U.S. consumers generate more pharmaceutical revenue per person than Europeans do. This has led some U.S. policymakers to call for limits on U.S. pharmaceutical spending and prices. Using a microsimulation approach, we analyze the welfare impacts of lowering U.S. prices toward European levels, and how these impacts vary with key modeling assumptions. Under the assumptions most favorable to them, price controls generate modest benefits (a few thousand dollars per person). However, for the remainder of plausible assumptions, price controls generate costs that are an order of magnitude higher. In contrast, publicly financing reductions in consumer prices, without affecting manufacturer prices, delivers benefits in virtually all plausible cases.
Reprinted with permission from Health Affairs, Vol. 28, No. 1, January/February 2009. Copyright © 2008 Project HOPE-The People-to-People Health Foundation, Inc.
Originally published in: Health Affairs, Vol. 28, No. 1, January/February 2009, pp. w138-w150.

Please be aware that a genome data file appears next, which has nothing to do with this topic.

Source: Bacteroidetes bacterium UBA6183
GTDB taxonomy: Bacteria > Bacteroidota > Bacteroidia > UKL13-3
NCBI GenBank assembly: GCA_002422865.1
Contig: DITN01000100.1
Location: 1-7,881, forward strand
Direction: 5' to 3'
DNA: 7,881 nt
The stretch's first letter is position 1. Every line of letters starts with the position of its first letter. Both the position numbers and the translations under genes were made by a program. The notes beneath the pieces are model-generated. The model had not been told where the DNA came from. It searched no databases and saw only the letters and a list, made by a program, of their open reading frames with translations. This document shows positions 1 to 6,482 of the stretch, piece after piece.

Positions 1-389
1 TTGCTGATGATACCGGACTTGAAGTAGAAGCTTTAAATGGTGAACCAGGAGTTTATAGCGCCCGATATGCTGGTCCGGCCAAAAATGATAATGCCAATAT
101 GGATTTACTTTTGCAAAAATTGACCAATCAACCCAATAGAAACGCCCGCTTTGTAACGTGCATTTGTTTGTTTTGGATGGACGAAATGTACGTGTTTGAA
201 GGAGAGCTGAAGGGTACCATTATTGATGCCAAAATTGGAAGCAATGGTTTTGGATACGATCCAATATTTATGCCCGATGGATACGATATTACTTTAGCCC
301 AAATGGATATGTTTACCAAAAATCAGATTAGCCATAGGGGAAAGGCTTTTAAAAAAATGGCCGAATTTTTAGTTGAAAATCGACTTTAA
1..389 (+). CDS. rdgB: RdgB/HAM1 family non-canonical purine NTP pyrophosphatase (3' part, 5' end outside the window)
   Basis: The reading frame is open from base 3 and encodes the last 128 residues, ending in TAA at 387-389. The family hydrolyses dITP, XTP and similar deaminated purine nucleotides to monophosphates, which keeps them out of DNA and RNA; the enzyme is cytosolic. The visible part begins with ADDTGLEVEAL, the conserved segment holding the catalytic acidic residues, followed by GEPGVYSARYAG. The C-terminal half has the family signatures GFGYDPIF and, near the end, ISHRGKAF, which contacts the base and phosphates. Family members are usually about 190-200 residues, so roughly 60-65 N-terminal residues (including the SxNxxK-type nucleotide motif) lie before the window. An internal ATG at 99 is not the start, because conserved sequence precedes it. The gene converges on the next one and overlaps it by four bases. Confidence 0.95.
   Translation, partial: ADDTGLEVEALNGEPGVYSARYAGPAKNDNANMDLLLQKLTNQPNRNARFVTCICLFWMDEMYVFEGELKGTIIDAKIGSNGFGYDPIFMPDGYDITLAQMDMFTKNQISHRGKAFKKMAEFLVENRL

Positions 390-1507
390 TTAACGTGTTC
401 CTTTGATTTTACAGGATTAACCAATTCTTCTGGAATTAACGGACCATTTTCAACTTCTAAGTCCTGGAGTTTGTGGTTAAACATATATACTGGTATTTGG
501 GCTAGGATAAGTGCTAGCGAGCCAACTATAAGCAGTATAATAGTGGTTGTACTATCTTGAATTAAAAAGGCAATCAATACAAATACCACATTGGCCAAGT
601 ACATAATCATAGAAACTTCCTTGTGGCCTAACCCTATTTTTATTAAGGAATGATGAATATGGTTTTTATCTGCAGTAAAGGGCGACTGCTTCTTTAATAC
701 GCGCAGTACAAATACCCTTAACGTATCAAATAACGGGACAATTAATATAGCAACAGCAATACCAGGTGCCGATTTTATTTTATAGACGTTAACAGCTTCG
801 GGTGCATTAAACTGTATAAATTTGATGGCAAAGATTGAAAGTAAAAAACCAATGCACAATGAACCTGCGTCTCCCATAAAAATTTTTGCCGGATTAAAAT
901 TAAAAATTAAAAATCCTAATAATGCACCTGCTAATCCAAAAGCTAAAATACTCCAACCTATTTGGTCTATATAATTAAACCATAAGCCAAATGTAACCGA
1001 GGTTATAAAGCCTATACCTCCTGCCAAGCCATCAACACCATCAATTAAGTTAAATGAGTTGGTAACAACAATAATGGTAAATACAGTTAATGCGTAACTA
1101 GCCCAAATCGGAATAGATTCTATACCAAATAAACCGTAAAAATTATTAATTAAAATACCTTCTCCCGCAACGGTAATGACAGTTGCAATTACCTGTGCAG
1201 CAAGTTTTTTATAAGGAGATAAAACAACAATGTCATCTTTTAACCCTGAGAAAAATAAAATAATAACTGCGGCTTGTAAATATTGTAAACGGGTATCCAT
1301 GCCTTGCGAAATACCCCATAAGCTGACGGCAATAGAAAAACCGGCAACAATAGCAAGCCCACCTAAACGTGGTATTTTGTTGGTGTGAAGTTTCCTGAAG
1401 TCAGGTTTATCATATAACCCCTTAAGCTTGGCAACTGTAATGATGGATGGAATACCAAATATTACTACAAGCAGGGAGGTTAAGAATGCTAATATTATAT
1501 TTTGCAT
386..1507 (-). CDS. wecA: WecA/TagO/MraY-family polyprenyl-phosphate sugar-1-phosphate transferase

This report is part of the RAND Corporation reprint series. The Reprint was a product of the RAND Corporation from 1992 to 2011 that represented previously published journal articles, book chapters, and reports with the permission of the publisher. RAND reprints were formally reviewed in accordance with the publisher's editorial policy and compliant with RAND's rigorous quality assurance standards for quality and objectivity. For select current RAND journal articles, see External Publications.
Permission is given to duplicate this electronic document for personal use only, as long as it is unaltered and complete. Copies may not be duplicated for commercial purposes. Unauthorized posting of RAND PDFs to a non-RAND Web site is prohibited. RAND PDFs are protected under copyright law. For information on reprint and linking permissions, please visit the RAND Permissions page.
The RAND Corporation is a nonprofit institution that helps improve policy and decisionmaking through research and analysis. RAND's publications do not necessarily reflect the opinions of its research clients and sponsors.